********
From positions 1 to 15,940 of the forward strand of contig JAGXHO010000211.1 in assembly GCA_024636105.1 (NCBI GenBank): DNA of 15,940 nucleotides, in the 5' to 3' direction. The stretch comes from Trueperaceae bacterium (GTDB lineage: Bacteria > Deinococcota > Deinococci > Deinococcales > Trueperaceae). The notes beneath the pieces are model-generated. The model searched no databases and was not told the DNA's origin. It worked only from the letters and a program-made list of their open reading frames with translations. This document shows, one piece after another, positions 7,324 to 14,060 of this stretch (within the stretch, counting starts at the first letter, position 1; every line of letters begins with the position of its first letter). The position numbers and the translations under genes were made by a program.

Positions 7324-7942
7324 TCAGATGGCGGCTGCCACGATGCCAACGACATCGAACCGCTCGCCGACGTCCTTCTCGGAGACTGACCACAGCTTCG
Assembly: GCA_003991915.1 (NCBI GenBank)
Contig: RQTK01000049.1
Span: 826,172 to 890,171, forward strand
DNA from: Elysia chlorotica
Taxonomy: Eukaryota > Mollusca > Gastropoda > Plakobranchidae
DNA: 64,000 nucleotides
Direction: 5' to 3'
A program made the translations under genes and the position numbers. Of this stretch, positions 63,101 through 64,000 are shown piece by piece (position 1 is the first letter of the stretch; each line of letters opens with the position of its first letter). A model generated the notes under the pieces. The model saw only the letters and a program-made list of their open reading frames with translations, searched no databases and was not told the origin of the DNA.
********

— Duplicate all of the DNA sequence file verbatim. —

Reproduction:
From positions 1 to 15,940 of the forward strand of contig JAGXHO010000211.1 in assembly GCA_024636105.1 (NCBI GenBank): DNA of 15,940 nucleotides, in the 5' to 3' direction. The stretch comes from Trueperaceae bacterium (GTDB lineage: Bacteria > Deinococcota > Deinococci > Deinococcales > Trueperaceae). The notes beneath the pieces are model-generated. The model searched no databases and was not told the DNA's origin. It worked only from the letters and a program-made list of their open reading frames with translations. This document shows, one piece after another, positions 7,324 to 14,060 of this stretch (within the stretch, counting starts at the first letter, position 1; every line of letters begins with the position of its first letter). The position numbers and the translations under genes were made by a program.

Positions 7324-7942
7324 TCAGATGGCGGCTGCCACGATGCCAACGACATCGAACCGCTCGCCGACGTCCTTCTCGGAGACTGACCACAGCTTCG
Assembly: GCA_003991915.1 (NCBI GenBank)
Contig: RQTK01000049.1
Span: 826,172 to 890,171, forward strand
DNA from: Elysia chlorotica
Taxonomy: Eukaryota > Mollusca > Gastropoda > Plakobranchidae
DNA: 64,000 nucleotides
Direction: 5' to 3'
A program made the translations under genes and the position numbers. Of this stretch, positions 63,101 through 64,000 are shown piece by piece (position 1 is the first letter of the stretch; each line of letters opens with the position of its first letter). A model generated the notes under the pieces. The model saw only the letters and a program-made list of their open reading frames with translations, searched no databases and was not told the origin of the DNA.